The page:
It is now more than 17 years since the SNP took the reins of power at Holyrood.

Over that period, the SNP’s stewardship of many key public services has been derisory and this is perhaps most evident when it comes to the NHS.

The NHS is our most cherished public service but it is now in a state of crisis as more than 840,000 Scots are on a waiting list, there has been a failure to meet the 62-day cancer referral standard since the final quarter of 2012 and with many people struggling to secure timely access to GP services.

In A&E, waiting times for thousands of patients are far too long. 

Since 2007, the national standard for A&E has been that 95% of patients who present at hospital should be admitted, discharged or transferred no later than four hours after their arrival.

Public Health Scotland – the national public health body – produces monthly statistics on A&E performance for all health boards and hospitals across the country. For the NHS Greater Glasgow and Clyde health board region, the numbers make for grim reading.

As the end of the SNP’s first full year in office approached, the four-hour target had been met for 97.8% of patients within the Greater Glasgow region in April 2008.

The most recent monthly statistics from Public Health Scotland cover April 2024 and the data shows that in NHS Greater Glasgow and Clyde, a total of 70.1% of patients received care at A&E in a four-hour period.

Comparing April 2008 to April 2024, the statistics show that there has been a huge 27.7% decline in the number of patients who were seen at A&E within the four-hour standard.

This data is a very serious concern and on the SNP’s watch, the long-term direction of A&E performance in Greater Glasgow is one of significantly more patients having to endure longer waits before receiving healthcare.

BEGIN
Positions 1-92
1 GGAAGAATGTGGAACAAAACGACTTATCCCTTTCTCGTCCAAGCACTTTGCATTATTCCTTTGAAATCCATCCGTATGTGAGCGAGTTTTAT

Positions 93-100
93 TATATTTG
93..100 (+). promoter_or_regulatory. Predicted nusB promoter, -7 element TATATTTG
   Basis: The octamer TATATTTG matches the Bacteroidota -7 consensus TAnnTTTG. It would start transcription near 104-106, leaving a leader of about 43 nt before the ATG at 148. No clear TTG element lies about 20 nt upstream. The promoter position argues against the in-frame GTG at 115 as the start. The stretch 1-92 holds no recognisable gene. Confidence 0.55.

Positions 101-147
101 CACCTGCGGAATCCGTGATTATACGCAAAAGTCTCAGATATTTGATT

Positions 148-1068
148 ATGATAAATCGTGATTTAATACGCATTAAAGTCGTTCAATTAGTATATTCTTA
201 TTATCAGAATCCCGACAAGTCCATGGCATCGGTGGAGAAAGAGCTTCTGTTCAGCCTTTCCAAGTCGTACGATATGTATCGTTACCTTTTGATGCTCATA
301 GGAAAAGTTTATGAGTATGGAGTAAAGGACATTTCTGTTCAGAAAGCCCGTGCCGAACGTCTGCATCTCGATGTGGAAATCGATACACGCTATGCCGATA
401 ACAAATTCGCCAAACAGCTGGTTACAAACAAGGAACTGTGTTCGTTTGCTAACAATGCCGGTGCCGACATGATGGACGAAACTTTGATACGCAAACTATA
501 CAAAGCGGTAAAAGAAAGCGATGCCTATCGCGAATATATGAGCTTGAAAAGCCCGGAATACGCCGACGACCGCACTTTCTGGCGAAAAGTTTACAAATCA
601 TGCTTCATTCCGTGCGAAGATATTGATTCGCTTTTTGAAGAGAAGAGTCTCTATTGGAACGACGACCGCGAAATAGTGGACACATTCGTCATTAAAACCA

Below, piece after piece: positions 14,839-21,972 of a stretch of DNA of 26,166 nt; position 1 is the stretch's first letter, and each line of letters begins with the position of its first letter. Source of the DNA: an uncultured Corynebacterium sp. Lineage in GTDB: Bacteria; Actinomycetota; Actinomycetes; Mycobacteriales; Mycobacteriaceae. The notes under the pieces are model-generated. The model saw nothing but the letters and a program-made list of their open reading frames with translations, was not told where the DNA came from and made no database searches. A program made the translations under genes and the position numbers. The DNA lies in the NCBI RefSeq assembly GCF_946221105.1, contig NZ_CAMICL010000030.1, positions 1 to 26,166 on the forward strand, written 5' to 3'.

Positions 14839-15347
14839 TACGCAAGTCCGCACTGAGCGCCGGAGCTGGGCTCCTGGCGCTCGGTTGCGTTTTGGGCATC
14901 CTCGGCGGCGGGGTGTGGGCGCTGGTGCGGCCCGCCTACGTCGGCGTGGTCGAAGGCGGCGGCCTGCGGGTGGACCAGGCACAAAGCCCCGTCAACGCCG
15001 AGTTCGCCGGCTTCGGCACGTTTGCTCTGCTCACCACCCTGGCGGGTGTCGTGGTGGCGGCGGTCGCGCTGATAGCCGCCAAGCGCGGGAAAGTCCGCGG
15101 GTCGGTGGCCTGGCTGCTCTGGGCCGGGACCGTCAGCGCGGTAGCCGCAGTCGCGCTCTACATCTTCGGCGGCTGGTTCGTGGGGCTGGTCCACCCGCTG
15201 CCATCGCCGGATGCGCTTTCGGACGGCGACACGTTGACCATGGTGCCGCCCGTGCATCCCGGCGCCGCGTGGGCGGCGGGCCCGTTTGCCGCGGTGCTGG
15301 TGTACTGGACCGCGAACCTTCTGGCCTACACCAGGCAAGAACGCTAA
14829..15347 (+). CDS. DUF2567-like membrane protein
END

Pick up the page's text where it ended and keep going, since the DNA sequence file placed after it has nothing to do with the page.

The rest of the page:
In April 2015, the Queen Elizabeth University Hospital – initially named as the South Glasgow University Hospital – opened its doors to patients for the first time.

One year after its opening and 89.2% of patients were seen within four-hours over the month of April 2016.

Fast forward eight years and the Public Health Scotland data highlights that in April 2024, the four-hour target was met for only 55.2% of patients –  a massive 34% drop compared with the same period in 2016 and 40% lower than the national standard for A&E.

That is an intolerable situation.

Dire workforce planning from the SNP for our NHS and the failure of a flimsy recovery plan produced in 2021 means that thousands of patients are being forced to suffer excessive waits at A&E.

Scottish Conservatives have consistently challenged the SNP on the unacceptable A&E waiting times performance and we will continue to hold the Nationalists to account for their track record of failure on this issue.

The SNP simply must get a grip on the challenges facing A&E services in Greater Glasgow and across Scotland.